Can Anyone proof to me when researchers clone a human being, they can get a human being not animal ( a human being� body without �intelligence� )? Otherwise it proofs that human being �s �intelligence� is from our DNA. Oh mate; maybe then we need to find out a way to rearrange our DNA, we can be super smart as God!

Well, cloning doesnt in anyway say.. only the body and nothing in it is made again. I though by cloning the whole animal is replicated. So brain, being a part of the animal ( what ever animal it may be ) must also be replicated. And I believe that the DNA of every animal goes through a change through out the life span ( how ever minute the change may be ). So assuming a Wolf that has lived in the wild, being cloned.. The clone brought to human habitation.. the clone will react only in the wild fashion. This is because the wild clone doesnt know our habitation and our kind. Something you dont know always scares you..
But after years.. if you successively cloned the clone.. in such a way that each clone spent a considerable amount of time with the humans.. then there is, for sure, going to be one generation wherein the clone is going to be as much harmless and comfortable as a dog.
Further more, I also believe that we can record and observe the intelligence being transfered ( or must I say knowledge ) from clone to clone..
What say mate??
Lupo


"In the country of the blind, the one eyed man is the King"
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Thomas Paul
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Nan, if human intelligence is not part of our DNA then it is not part of our brain. So where, in your opinion, does human intelligence come from?
Also, could you explain why an identical twin (who is nothing more than a clone) has intelligence but a clone wouldn't?
Amitabh Sharma
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Ofcourse brain is just another part of body and I have no doubt that intelligence has something to do with the genes. If Newton is clonned today then the clone will have a higher IQ than most people.
But there is a difference between knowledge and intelligence. Knowledge is aquired through learning and experience. Intelligence is natural. You may clone Einstien but there is no gaurantee that he will be such a great scientist. But there is a gaurantee that he will be intelligent because he inherited the genes. Infact success has got very little to do with intellegence. It is said that there is nothing more common than a talent wasted.
Jim Yingst
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It is said that there is nothing more common than a talent wasted.
Naahhh... lack of talent is pretty common too.
Jim Yingst
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Note that my last comment is not directed at anyone here. It was just the first thing that popped into mind.
Lupo - I disagree with you about the successive cones of a wild dog. If you just keep cloning, the DNA will not change. The only way the later clones will be any more domesticated than the first clone, is if they are raised in an environment that encourages domesticity better. This may happen if the first clone knows no other dogs except the original, and thus learns behavior from the wild animal - but the later clones grow up knowing the earlier clones as well, who are at least partly domesticated. Thus later clones may be more domesticated than earlier ones, based only on the cumulative learned behavior of the pack. But if the clones were each raised in isolation, there would be no significant difference (on average) between the first clone, and the hundredth. That is, there may still be individual variations, because it's pretty much impossible to exactly replicate the same complete environment (including experiences) for each clone - but clone #1000 has an equal chance of being more or less domesticated than clone #1, assuming each is raised in isolation.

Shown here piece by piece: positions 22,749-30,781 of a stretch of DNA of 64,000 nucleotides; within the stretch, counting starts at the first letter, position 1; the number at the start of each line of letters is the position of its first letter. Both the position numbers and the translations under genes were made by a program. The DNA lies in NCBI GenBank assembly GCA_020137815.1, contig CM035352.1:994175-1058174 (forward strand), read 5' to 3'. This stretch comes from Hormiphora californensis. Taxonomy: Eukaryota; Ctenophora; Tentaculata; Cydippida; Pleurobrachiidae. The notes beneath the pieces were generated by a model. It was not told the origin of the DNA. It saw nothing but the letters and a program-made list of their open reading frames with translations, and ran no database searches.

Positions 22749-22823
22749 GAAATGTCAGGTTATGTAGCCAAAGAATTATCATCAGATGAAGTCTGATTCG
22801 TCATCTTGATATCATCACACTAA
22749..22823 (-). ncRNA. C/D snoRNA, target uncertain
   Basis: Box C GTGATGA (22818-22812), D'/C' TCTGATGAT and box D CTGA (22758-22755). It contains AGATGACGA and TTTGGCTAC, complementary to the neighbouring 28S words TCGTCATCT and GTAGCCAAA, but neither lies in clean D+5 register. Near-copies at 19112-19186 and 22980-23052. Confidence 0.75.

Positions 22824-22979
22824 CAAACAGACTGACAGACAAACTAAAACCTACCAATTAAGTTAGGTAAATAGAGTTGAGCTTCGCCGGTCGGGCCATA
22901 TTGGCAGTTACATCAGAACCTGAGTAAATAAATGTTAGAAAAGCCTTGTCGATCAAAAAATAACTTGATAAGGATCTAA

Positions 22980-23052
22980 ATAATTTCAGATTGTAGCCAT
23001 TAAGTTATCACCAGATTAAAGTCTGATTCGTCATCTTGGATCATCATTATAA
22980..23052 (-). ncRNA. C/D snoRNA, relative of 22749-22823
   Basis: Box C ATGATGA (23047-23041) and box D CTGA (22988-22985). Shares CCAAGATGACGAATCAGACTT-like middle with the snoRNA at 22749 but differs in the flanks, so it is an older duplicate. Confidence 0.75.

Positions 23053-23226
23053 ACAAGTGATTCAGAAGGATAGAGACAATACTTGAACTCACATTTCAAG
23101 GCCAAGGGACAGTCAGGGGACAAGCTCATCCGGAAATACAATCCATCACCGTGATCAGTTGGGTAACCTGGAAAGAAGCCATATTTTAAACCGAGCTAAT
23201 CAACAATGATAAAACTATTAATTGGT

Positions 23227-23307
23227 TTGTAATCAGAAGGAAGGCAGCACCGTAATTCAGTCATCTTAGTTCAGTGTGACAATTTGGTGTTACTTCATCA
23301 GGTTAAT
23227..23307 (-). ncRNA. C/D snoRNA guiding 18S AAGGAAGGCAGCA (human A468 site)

Note that for many animals, the mere fact of being born & raised in captivity will have a significant effect on their behavior - all the clones will probably be more domestic than the original. But they will also retain a significant amount of wild behaviors (some species more than others) If you want to improve the descendants further, you need to introduce some sort of changes to the DNA. Historically this is accomplished by sexual reproduction, which randomly mixes different DNA together (plus the occasional random mutation which didn't come from either parent). Natural selection then gradually weeds out those combinations which turn out to be disadvantageous, and allows the advantageous combinations to continue. The process can be sped up greatly by controlled breeding, which is how humans domesticated many animals: by keeping and beeding only those animals with the more domesticated tendencies. But the only way this can lead to significant lasting changes in the breed is if the DNA changes, which means changes have to be allowed - either randomly (as in conventional sexual reproduction) or by design (genetic engineering). Cloning won't do it.
Amitabh Sharma
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Jim seems to suggest that DNA changes during the life time also and not just at birth. You may not believe this but the radiation coming from the stars actually hit our DNA and actually do just that.
ofcourse this change is probably not very significant.
Amitabh Sharma
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Eves - the first human clone is going to USA soon. Any idea who are the parents. I bet there will be a lot of paparazzi after him.

Can the parents of Eve's who are american be arrested when the arrive in America? Human cloning is banned in USA as far as I know.
Jim Yingst
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Jim seems to suggest that DNA changes during the life time also and not just at birth.